Importance & Purpose All engineered construction resting on the earth must be carried by some kind of interfacing element called a foundation Foundation is the part of an engineered system that transmits to, and into, the underlying soil or rock the loads supported by the foundation and its self-weight The term superstructure is commonly used to describe the engineered part of the system bringing load to the foundation, or substructure. The term superstructure has particular significance for buildings and bridges; however, foundations also may carry only machinery, support industrial equipment (pipes, towers, tanks), act as sign bases, and the like. The Foundation as that part of the engineered system that interfaces the load-carrying components to the ground. It is evident on the basis of this definition that a foundation is the most important part of the engineering system.
Minimum Required For Designing A Foundation 1.Locate the site and the position of load. A rough estimate of the foundation load(s) is usually provided by the client or made in-house. Depending on the site or load system complexity, a literature survey may be started to see how others have approached similar problems. 2.Physically inspect the site for any geological or other evidence that may indicate a potential design problem that will have to be taken into account when making the design or giving a design recommendation. Supplement this inspection with any previously obtained soil data. 3.Establish the field exploration program and, on the basis of discovery (or what is found in the initial phase), set up the necessary supplemental field testing and any laboratory test program.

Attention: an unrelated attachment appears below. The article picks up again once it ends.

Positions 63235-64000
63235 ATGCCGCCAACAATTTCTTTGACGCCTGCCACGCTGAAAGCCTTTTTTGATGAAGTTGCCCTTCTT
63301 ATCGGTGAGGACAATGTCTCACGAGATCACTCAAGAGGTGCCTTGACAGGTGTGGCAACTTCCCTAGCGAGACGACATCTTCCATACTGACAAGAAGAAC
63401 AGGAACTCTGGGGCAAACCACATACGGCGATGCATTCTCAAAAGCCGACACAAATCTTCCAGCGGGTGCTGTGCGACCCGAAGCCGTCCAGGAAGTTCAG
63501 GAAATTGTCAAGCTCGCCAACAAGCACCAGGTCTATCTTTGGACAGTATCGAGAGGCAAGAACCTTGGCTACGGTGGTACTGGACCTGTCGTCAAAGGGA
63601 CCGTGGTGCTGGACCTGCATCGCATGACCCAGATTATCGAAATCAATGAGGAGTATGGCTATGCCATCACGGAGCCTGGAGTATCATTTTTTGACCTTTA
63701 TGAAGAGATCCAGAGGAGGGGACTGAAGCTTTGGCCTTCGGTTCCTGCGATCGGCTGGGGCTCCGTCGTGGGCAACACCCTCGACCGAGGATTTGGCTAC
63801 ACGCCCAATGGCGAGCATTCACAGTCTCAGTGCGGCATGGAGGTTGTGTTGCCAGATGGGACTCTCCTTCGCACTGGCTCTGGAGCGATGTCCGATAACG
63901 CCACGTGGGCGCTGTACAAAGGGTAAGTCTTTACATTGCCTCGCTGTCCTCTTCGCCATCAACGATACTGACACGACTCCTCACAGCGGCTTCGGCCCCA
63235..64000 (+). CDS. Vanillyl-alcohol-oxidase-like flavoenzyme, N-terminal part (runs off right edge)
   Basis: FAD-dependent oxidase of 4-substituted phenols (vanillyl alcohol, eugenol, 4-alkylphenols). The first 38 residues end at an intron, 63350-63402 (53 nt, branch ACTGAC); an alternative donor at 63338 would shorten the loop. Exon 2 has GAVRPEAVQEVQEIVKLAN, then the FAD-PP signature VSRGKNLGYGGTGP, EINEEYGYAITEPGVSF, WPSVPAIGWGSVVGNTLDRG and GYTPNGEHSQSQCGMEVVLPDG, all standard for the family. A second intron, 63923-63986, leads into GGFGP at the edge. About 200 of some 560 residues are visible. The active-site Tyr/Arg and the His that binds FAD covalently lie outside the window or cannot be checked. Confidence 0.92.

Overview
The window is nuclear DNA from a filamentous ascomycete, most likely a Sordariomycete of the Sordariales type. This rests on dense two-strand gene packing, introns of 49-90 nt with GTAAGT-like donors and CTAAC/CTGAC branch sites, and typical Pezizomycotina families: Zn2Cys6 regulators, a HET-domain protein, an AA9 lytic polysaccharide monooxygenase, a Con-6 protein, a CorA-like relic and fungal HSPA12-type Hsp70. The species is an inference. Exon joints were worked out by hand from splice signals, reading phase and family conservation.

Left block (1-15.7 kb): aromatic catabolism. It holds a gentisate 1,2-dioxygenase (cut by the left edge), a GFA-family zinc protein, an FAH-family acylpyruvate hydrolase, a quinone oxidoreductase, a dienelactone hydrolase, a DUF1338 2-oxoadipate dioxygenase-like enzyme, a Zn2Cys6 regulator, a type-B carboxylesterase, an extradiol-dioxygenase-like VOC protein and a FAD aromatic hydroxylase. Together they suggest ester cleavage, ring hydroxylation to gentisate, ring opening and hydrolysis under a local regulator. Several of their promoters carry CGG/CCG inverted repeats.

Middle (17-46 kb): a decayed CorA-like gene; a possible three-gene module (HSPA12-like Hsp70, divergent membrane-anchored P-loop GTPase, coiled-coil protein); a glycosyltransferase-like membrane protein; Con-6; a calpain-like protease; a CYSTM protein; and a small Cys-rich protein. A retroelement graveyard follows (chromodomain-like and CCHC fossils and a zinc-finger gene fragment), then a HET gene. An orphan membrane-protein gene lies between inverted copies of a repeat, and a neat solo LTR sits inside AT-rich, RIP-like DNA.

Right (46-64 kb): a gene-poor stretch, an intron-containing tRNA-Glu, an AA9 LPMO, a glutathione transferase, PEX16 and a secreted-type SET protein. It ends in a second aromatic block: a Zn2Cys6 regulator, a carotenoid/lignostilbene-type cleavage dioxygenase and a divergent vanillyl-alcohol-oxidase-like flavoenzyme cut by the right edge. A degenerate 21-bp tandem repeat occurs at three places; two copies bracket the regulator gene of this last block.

Minimum Required For Designing A Foundation Cont’ 4.Determine the necessary soil design parameters based on integration of test data, scientific principles, and engineering judgment. Simple or complex computer analyses may be involved. 5.For complex problems, compare the recommended data with published literature or engage another geotechnical consultant to give an outside perspective to the results. 6.Design the foundation using the soil parameters from step 4. The foundation should be economical and be able to be built by the available construction personnel. Take into account practical construction tolerances and local construction practices. Interact closely with all concerned (client, engineers, architect, contractor) so that the substructure system is not excessively overdesigned and risk is kept within acceptable levels. A computer may be used extensively (or not at all) in this step.
FOUNDATIONS: CLASSIFICATIONS Foundations may be classified based on where the load is carried by the ground, producing: Shallow foundations—termed bases, footings, spread footings, or mats. The depth is generally D/B < 1 but may be somewhat more. Deep foundations—piles, drilled piers, or drilled caissons. Lp/B > 4+
Foundations: Classifications Definition of select terms used in foundation engineering
Other foundations Type Shallow Foundations Deep Foundations